Horticulture supply chain review must include retail behaviours

Martin Emmett

Martin Emmett

NFU Horticulture and Potatoes Board chair

A photo of Martin speaking at an event. He is wearing a grey suit jacket and blue shirt.

In this latest piece, NFU Horticulture and Potatoes Board chair Martin Emmett provides an update to members from the recent GCA annual conference amid concerns that Defra's horticulture supply chain may be too narrow in scope.

If ever there was a week to hammer home the message that change is needed, it’s been this week.

I attended the GCA (Grocery Code Adjudicator) annual conference on Thursday and chaired the NFU National Horticulture & Potato board meeting earlier in the week. Both days the message was clear. The behaviours of retail buyers continue to be a source of pain for many grower businesses.

We’re into October now. Some have all but finished, others ramping up or yet to start. Only this week, I’ve heard from several businesses that, despite opening negotiations months ago, retail buyers have still yet to commit to supply agreements, volumes, or prices – and their crop harvest is only around the corner.

In the case of field crops and salads; agreements should be in place before a crop gets planted. The imbalance of power and the financial risks associated with horticultural businesses are stacked against us.

The GSCOP (Groceries Supply Code of Practice) does little to address this type of behaviour.

As one grower said in a recent NFU negotiation training day, “they’ll dangle you over the edge of the cliff, if they have to, to get a lower price”. I fear many are doing just that, right now.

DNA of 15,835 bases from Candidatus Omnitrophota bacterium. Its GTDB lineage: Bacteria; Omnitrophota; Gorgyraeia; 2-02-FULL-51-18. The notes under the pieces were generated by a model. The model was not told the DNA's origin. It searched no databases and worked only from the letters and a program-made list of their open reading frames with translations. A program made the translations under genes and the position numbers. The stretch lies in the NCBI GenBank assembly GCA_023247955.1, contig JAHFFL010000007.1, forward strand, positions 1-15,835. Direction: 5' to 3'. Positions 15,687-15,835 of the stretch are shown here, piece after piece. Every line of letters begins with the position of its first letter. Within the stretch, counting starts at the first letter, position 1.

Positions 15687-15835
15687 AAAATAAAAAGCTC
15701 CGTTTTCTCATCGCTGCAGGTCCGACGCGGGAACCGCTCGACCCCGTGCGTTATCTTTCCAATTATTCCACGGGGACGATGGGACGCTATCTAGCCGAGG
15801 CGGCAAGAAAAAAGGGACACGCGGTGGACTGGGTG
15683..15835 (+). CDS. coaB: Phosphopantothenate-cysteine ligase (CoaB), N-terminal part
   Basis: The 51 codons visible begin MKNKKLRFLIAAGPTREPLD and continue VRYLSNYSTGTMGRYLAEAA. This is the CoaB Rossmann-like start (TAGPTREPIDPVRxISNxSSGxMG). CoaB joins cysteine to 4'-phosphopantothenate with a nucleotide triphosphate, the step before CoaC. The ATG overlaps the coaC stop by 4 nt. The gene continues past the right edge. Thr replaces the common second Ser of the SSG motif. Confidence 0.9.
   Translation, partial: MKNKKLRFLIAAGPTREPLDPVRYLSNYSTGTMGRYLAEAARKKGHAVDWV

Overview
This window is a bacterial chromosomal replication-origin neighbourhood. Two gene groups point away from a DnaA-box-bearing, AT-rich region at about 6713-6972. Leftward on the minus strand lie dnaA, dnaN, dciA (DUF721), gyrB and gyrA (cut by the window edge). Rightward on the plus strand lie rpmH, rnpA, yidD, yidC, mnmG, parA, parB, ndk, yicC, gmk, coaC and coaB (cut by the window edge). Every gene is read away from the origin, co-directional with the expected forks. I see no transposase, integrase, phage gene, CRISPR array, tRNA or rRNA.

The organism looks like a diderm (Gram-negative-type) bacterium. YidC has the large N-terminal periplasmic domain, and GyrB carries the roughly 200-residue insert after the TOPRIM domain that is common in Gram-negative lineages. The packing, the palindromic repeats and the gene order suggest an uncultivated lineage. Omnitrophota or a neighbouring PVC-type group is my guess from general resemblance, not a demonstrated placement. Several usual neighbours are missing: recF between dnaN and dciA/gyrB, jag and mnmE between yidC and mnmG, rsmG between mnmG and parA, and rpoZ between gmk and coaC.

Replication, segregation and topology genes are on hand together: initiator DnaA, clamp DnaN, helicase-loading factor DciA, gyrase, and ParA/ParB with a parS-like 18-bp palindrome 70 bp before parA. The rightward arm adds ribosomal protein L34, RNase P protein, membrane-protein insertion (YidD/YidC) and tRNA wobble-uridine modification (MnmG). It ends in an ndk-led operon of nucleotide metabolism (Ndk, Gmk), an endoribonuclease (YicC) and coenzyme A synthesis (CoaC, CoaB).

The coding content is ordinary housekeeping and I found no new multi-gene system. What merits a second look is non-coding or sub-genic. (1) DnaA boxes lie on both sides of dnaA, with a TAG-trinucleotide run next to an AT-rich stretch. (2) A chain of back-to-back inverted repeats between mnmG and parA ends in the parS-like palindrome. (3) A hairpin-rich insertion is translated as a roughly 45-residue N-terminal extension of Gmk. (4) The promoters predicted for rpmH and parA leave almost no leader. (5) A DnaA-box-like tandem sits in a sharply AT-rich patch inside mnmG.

Its for this reason why it is critical that the upcoming Defra supply chain review must investigate behaviours across the entire supply chain if we are to fully achieve fairness in the supply chain.

Issues to be addressed

There is a risk that Defra does not including retail behaviours within its scope of the review, because “GSCOP is already in place, and the government won’t duplicate regulation”. If this were the case, Defra will have missed the point. They would risk glossing over fundamental problems that places our horticultural supply chain at breaking point.

I am not dismissing the good work and progress that GSCOP and the GCA has done since its inception. Nor am I dismissing the support the retail sector has given to drive innovation within our categories or invest in our products. But there is work still to be done to address both GSCOP issues, and non-GSCOP related issues if we are truly to grow the horticulture sector.

The Defra supply chain review must produce outcomes that will build and strengthen GSCOP.

Buzz words like ‘food security’, ‘security of supply’ and ‘trusted partnerships’ are all too often used by senior leadership when speaking on public platforms like the GCA conference, or indeed their own supplier conferences. I expect they do have good intentions behind these statements; they cited the fragility of our fresh supply chains was very real to them earlier this year.

Defra must look at the bigger picture

But here’s the problem. There is an ever-expanding gulf between these warm words in public, and what happens at the coal face with buying managers, category managers et al. Whilst the GCA is working to address the very high churn of new buyers and the lack of engagement on CPI requests, Defra’s review must look at the bigger picture here.

At the GCA conference we were told we needed to accept that: because of their career profiles, buyers might only be in post for 18-24 months. I do not accept this; can you imagine if the suppliers applied this same principle to their sales teams? The market would be in chaos!

Only business certainty will bring security. Contractual agreements for 1 year or 1 season do little to build the confidence of growers whose production cycles are 2, 5 or even 10+ years. Closer alignment of supply agreements with production cycles and long-term strategies is what partnership really looks like and is well needed in our sector.

Only that way will businesses (and banks) have the confidence to invest in food and supply security.

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